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Topics about "ambrosia beetles" include:

  1. Scanning eyes in molluscs and arthropods
    Some sea snails have a linear retina. What a hopeless arrangement, to see the world through just a narrow slit! Not quite, because they have come up with a rather intriguing trick to extend their visual field - and it's a trick too good to use only once.

  2. Infrared detection in animals
    Some snakes are famous for 'seeing' infrared, but did you know that their heat-sensing abilities are rivalled by some beetles that can detect forest fires over considerable distances?

  3. Infrared detection in insects
    Whilst infrared detection is probably best known in the snakes (where it has evolved twice), in point of fact in terms of convergence the insects provide by far the most striking example.

  4. Thanatosis (feigning death) in spiders and insects
    Beetles that "play possum"? A rather interesting example of convergence…

  5. Malodorous flowering plants
    Several groups of angiosperms have flower structures that produce foul odours to attract pollinating insects. This strategy is convergent, being found in species as distantly related as the 'Titan arum' Amorphophallus titanium (a monocot) and the 'Corpse flower' Rafflesia (a eudicot).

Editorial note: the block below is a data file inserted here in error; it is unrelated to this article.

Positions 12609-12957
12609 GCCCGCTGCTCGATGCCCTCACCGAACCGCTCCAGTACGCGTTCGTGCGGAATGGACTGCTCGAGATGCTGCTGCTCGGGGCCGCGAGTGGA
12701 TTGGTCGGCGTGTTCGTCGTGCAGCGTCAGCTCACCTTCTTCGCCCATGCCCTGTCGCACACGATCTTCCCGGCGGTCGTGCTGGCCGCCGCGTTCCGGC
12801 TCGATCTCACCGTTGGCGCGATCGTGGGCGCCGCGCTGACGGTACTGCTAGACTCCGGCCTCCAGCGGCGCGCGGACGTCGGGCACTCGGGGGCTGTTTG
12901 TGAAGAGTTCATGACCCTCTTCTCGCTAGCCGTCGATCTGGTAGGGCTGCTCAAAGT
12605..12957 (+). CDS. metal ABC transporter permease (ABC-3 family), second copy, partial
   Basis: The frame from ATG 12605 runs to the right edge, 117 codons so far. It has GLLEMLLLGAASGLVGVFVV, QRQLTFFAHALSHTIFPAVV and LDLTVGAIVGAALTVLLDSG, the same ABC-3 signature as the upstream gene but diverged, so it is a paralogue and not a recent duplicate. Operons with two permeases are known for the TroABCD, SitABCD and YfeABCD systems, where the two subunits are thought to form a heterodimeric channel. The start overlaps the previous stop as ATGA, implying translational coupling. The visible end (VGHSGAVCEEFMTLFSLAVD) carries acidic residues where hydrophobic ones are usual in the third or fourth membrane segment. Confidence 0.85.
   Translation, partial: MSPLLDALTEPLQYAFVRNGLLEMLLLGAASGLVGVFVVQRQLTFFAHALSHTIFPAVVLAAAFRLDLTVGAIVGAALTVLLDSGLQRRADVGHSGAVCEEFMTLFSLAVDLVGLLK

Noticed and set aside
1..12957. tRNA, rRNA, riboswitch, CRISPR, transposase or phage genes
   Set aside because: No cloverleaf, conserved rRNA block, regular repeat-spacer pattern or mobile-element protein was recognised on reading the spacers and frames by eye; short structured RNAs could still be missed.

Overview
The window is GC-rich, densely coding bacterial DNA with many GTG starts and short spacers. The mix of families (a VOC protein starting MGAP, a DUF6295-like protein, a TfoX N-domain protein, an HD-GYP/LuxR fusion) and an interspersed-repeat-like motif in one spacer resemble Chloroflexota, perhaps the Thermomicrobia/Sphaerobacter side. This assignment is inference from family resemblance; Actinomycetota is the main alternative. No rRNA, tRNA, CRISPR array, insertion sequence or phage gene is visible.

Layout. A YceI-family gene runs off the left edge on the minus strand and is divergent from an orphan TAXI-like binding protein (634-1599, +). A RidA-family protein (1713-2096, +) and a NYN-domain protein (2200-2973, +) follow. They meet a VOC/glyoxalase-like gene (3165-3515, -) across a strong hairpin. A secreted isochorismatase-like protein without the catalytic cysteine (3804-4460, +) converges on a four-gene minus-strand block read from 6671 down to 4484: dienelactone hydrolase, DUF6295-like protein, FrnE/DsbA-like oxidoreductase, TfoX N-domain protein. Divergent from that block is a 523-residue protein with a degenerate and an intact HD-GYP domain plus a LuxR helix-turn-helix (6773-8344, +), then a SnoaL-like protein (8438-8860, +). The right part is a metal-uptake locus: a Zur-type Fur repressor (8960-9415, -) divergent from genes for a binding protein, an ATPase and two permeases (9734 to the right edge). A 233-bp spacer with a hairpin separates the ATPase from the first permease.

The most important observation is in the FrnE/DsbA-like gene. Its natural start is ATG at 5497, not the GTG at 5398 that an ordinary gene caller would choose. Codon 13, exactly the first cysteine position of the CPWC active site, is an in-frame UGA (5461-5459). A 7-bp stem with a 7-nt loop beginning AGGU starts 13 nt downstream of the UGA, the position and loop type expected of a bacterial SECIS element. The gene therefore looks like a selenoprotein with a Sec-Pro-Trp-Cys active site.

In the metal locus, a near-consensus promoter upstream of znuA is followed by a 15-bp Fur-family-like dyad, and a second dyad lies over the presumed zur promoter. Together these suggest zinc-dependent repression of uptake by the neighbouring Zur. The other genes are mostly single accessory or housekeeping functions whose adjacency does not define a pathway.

6. Agriculture in beetles
    Think of weevils and most likely you'll think of spoiled food. But some weevils have turned to farming...

  7. Agriculture in gall midges (Diptera)
    Flies, fungi, farming - sounds interesting? Read on if you want to learn about some rather different gall midges...

  8. Bioluminescence
    Flying through the air on a summer's evening or sparkling in the ocean you may see magical flashes of light that signal some of nature's most enchanting creatures, those that are bioluminescent.

Topics containing the search term "ambrosia beetles" are:

  1. Agriculture in beetles
    Think of weevils and most likely you'll think of spoiled food. But some weevils have turned to farming...

  2. Beetles: insights into convergence
    The beetles are probably the most diverse animal group on earth, so it is not at all surprising that they provide many fascinating insights into convergence.

  3. Agriculture in wood wasps
    The most famous hymenopteran farmers are, without doubt, the attine ants. Rightly so, but they are not the only ones...

  4. Agriculture in gall midges (Diptera)
    Flies, fungi, farming - sounds interesting? Read on if you want to learn about some rather different gall midges...

  5. Agriculture in damselfish
    Don’t be tempted to think human agriculture is unique. On many coral rocks, there are very similar things going on…

  6. Ascomycete fungi: insights into convergence
    Today ascomycetes are an extremely important group of fungi, and they take their name from the reproductive structures known as ascii.

  7. Agriculture: from ants to dugongs
    Human farmers tending their fields are a familiar sight. But don't forget about those fungus-farming termites or the fish with a garden of algae…

  8. Ants: insights into convergence
    Trap-jaws, silk and agriculture – just a few examples of convergence in the arguably most successful group of insects, the ants…